The Flathead Valley’s Leading Independent Journal of Observation, Analysis, & Opinion. © James R. Conner.


27 September 2012

Memo to Kim Gillan: stop playing identity politics


Kim Gillan has a problem she needs to solve: how to restrain herself from playing identity politics. In her closing statement at the 25 September debate in Missoula, she shamelessly argued that she should be elected to the U.S. House of Representatives because she’s a woman.

And it didn’t stop there.

In her post-debate press release claiming victory, she said:

Kim is running an aggressive campaign to become the first woman elected to Congress from Montana in 72 years. Last week, Kim’s campaign was named a top-tier, “Red to Blue” campaign by the Democratic Congressional Campaign Committee and was put “On the List” by Emily’s List.

If she wins, she will be the first woman sent to the House from Montana since Jeanette Rankin — but so what? Why should that be important to any voter? Is she running to represent just women, or primarily women?

Her campaign’s press release could have read:

Kim is running for Congress to support legislation creating jobs, and to stop Republican plans to replace Social Security and Medicare with Wall Street high risk, low benefit, you’re on your own schemes. That’s why last week, Kim’s campaign was named a top-tier, “Red to Blue” campaign by the Democratic Congressional Campaign Committee and was put “On the List” by Emily’s List.

Instead, she’s shouting “Vote for me because I’m a woman!” and sending to men the silent message, “Vote for me, boys, then shut up.” That’s identity politics, and it’s hurting Democratic candidates.

As Time’s Joe Klein put it earlier this month:

…The Democrats have a serious problem. It is a problem that stems from the party’s greatest strength: its long-term support for inclusion and equal rights for all, its support of racial integration and equal rights for women and homosexuals and its humane stand on immigration reform. Those heroic positions, which I celebrate, cost the Democrats more than a few elections in the past. And they caused an understandable, if misguided, overreaction within the party—a drift toward identity politics, toward special pleading. Inclusion became exclusive. The Democratic National Committee officially recognizes 14 caucuses or “communities,” most having to do with race, gender, sexual orientation or ethnicity.

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But if I’m a plain old white insurance salesman, I look at the Democratic Party and say, What’s in it for me?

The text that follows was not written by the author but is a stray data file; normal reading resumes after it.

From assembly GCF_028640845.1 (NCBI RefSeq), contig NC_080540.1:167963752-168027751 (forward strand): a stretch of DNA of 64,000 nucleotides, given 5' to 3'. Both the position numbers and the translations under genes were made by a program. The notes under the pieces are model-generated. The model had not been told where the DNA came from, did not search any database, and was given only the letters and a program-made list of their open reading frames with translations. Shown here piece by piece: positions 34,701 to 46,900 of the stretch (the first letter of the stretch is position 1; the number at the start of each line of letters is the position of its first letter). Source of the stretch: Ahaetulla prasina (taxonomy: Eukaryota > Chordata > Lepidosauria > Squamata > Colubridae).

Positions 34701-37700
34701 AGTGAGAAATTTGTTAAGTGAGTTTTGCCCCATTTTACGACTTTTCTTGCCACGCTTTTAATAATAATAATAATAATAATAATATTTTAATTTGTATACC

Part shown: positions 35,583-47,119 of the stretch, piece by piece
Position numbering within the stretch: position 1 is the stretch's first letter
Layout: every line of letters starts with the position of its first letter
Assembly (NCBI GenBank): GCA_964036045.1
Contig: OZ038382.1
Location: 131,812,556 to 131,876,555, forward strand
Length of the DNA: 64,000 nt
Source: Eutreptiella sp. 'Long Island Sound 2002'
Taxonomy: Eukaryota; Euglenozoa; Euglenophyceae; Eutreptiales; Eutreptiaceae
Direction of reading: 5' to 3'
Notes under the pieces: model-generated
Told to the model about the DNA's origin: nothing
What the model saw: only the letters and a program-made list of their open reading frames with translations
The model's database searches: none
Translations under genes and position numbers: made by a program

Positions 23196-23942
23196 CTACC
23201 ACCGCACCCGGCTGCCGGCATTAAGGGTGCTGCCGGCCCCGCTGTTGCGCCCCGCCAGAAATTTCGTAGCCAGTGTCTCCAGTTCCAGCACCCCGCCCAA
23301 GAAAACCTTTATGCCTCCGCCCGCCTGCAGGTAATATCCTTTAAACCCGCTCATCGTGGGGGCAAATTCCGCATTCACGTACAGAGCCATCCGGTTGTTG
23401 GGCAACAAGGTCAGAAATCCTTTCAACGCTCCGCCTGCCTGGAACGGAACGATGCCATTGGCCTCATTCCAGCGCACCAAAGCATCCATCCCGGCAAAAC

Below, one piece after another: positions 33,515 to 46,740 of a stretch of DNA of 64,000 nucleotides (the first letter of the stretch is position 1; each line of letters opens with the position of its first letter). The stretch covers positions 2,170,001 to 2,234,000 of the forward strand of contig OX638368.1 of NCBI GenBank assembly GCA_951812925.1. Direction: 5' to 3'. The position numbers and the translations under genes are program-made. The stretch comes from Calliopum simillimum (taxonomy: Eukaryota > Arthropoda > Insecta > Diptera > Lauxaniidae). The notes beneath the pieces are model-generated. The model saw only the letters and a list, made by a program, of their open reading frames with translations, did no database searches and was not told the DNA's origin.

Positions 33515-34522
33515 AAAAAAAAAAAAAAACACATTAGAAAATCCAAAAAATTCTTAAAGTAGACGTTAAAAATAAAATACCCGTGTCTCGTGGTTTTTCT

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A few years ago, a leading Democratic thinker said, “The only way my life makes sense is if regardless of culture, race, religion, tribe, there is this commonality, these essential human truths and passions and hope and moral precepts that we can reach out beyond our differences. If that is not the case, then it is pretty hard for me to make sense of my life. So that is the core of who I am.” That was Barack Obama, of course, in an interview with the author David Maraniss, reminiscing about his own struggle for identity, expressing the American Dream as purely as it can be done.…

Obama’s thoughts notwithstanding, many Democrats, especially activists, embrace identity politics with an unthinking conviction as deep as a faith in a divine being. They believe the practice proves inclusion, not exclusion, regard critics of identity politics as racists, sexists, and worse, and point to generations of coalition building along ethnic and racial lines as evidence that the practice is good. Yet, as Stanley Fish, no enemy of certain kinds of identity politics, points out, identity politics is fundamentally illiberal:

An identity politics voter says, in effect, I don’t care what views he holds, or even what bad things he may have done, or what lack of ability he may display; he’s my brother, or he’s my kinsman, or he’s my landsman, or he comes from the neighborhood, or he’s a Southerner, or (and here the tribe is really big) my country right or wrong. “My country right or wrong” is particularly useful in making clear how identity politics differs from politics as many Americans would prefer to see it practiced. Rather than saying she’s right on immigration or he’s wrong on the war, the identity-politics voter says he looks like me or she and I belong to the same church.

Identity politics is illiberal. That is, it is particularist whereas liberalism is universalist. The history of liberalism is a history of extending the franchise to those who were once excluded from it by their race, gender or national origin. Although these marks of identification were retained (by the census and other forms of governmental classification) and could still be celebrated in private associations like the church and the social club, they were not supposed to be the basis of decisions one might make “as a citizen,” decisions about who might best lead the country or what laws should be enacted or voted down. Deciding as a citizen means deciding not as a man or a woman or a Jew or an African American or a Caucasian or a heterosexual, but as a human being.

What matters in this election is not whether Kim Gillan is a woman. What matters is that Blue Dog Democrat through she is, still she is a Democrat, a Democrat who supports jobs and Social Security and the good things government does for all citizens, women and men alike. She needs to stop providing the impression that she believes otherwise.